These broad provisions cover most of the agreement. However, for this case, it’s important to understand at least one specific provision of the Flores settlement–paragraph 24A. Paragraph 24A is the section of the agreement which requires the government to give bond re-determination hearings to these children. This is not a bond hearing, federal law already sets release for an undocumented person at $1,500, this is a follow up hearing to reconsider whether a bond is necessary as many of these children’s parents simply can’t afford a bond. The government has been going years without providing these hearings to some children, and that was central to this most recent ruling.
The Government Loses Its Argument that the Settlement is Defunct
To say that the facts were stacked against the government in this case is an understatement. They had essentially been ignoring the terms of the Flores settlement for years on end–continuing to mistreat these children. However, the government took the position that they hadn’t been bound to the settlement for years-arguing that the Homeland Security Act (HSA) and the Trafficking Victims Protection Reauthorization Act (TVPRA) had overruled the settlement.
The judge in this case was quick to shoot them down. Generally, if you want to say you are bound by an agreement you are a party to you better have a dang good reason and the court simply wasn’t ready to bite on this one. The HSA and the TVPRA do both deal with how the government should deal with unaccompanied non-citizen minors. However, they don’t mention overruling the Flores settlement or bond rehearings for non-citizen children. In fact, when it comes to these children both laws focus exclusively on making decisions in the children’s best interest. The laws include provisions seeking to investigate detention facilities to ensure proper care and placement on non-citizen children. To argue that holding them for years without a chance to reevaluate their bond status is laughable; the court found that the government’s arguments didn’t hold water.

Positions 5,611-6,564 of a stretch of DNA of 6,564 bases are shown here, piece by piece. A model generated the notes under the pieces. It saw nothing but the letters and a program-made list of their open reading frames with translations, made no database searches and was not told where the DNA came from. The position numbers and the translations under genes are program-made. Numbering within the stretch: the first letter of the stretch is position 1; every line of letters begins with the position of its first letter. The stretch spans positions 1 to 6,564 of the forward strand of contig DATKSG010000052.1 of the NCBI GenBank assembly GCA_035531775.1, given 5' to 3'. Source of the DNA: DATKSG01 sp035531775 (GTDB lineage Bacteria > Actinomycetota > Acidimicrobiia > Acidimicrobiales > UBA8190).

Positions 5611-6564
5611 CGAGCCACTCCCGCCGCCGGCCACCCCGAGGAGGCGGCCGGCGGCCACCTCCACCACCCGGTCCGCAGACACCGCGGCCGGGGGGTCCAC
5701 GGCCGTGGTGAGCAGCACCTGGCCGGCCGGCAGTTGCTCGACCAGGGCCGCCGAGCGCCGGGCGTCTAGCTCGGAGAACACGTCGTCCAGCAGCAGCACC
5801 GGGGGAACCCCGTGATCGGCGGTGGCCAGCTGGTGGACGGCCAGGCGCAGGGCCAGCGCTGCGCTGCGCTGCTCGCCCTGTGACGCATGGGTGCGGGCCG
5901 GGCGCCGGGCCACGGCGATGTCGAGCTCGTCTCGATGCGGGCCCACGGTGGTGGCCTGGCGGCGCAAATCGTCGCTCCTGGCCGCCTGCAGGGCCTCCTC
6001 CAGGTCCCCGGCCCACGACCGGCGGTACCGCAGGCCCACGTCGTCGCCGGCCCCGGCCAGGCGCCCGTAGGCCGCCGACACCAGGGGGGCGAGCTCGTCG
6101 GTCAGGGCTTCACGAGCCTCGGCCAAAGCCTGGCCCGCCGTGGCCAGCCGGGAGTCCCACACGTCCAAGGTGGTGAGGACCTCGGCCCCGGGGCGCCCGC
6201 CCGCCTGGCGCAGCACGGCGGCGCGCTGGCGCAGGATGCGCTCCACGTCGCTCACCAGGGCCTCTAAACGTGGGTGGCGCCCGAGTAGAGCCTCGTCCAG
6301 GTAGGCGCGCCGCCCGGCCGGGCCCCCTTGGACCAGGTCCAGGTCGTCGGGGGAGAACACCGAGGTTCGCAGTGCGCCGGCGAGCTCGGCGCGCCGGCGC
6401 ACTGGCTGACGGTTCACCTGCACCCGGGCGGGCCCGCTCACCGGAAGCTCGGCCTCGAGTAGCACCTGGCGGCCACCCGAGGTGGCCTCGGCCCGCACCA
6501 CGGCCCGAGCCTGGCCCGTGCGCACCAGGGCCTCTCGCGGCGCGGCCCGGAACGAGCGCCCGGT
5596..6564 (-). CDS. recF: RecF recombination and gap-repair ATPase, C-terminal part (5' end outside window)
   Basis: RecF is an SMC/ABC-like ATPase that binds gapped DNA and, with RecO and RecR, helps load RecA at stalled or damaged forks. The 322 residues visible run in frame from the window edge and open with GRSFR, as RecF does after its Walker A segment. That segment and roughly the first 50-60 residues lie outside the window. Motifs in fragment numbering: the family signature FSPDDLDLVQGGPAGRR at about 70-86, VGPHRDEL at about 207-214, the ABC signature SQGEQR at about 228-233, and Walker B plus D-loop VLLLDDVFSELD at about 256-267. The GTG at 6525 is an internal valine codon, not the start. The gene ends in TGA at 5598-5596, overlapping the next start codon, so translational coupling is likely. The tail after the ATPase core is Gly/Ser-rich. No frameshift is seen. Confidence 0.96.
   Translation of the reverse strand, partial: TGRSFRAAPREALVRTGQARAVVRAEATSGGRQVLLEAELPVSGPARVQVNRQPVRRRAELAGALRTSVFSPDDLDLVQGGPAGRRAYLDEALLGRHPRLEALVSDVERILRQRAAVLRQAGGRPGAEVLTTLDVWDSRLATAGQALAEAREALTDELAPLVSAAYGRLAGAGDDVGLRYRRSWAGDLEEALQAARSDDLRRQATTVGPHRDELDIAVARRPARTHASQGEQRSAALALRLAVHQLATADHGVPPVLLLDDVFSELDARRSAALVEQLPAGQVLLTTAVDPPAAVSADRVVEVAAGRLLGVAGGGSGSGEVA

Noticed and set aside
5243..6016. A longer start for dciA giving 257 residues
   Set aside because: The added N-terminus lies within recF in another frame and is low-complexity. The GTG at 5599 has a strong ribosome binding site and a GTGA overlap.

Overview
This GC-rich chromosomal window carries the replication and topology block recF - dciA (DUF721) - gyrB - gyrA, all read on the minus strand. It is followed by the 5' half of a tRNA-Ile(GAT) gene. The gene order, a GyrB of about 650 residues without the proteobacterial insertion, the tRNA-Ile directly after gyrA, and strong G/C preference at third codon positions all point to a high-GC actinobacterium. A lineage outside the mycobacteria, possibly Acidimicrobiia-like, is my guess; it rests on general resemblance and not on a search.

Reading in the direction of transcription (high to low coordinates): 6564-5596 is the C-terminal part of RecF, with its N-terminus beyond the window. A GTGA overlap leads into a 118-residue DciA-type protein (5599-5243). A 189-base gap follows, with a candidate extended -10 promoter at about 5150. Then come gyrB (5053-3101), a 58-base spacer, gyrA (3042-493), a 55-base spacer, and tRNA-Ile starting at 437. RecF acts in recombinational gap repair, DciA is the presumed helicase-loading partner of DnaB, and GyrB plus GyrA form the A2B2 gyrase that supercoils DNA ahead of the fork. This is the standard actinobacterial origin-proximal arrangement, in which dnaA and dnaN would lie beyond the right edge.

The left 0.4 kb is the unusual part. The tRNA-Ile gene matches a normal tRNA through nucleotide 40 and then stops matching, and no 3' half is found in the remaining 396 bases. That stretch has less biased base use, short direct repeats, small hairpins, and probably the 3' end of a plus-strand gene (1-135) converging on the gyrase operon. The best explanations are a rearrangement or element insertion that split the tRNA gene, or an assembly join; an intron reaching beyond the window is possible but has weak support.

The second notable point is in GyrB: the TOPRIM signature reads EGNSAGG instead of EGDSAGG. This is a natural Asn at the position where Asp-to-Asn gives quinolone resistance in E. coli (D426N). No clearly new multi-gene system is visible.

To make matters even worse for the government, the same court had rejected the very same arguments only a year before when the government had argued that the provisions of the Flores settlement only applied to unaccompanied minors and they were under no constraints in how they treated accompanied minors. With that in mind, it was certainly no surprise to see the government shot down in flames on these arguments.
What Happens To the Children?
With the Flores settlement ruled to be in full force, the government will need to provide the bond reconsideration hearings they have been placing on the back burner. While the terms of the settlement favor release as quickly as reasonable to the minor’s family-it does not require it in all cases. At a minimum, the court’s ruling should at least offer these children a chance to escape years of prison-like detention when they likely want nothing else but to be receiving an education.
The Flores settlement is a fairly bare bones agreement. The truth is it was never intended to be a permanent solution. The settlement expires 45 days after the government put out final regulations on how detained non-citizen minors should be treated. The only reason this case is being litigated is because, as mentioned above, the government simply hasn’t bothered to do so in the last 20 years. While the HSA and TVPRA fill some gaps, the fact that our lack of legal regulation allows for situations such as the facts in this case to continue is a black eye on the United States as a whole.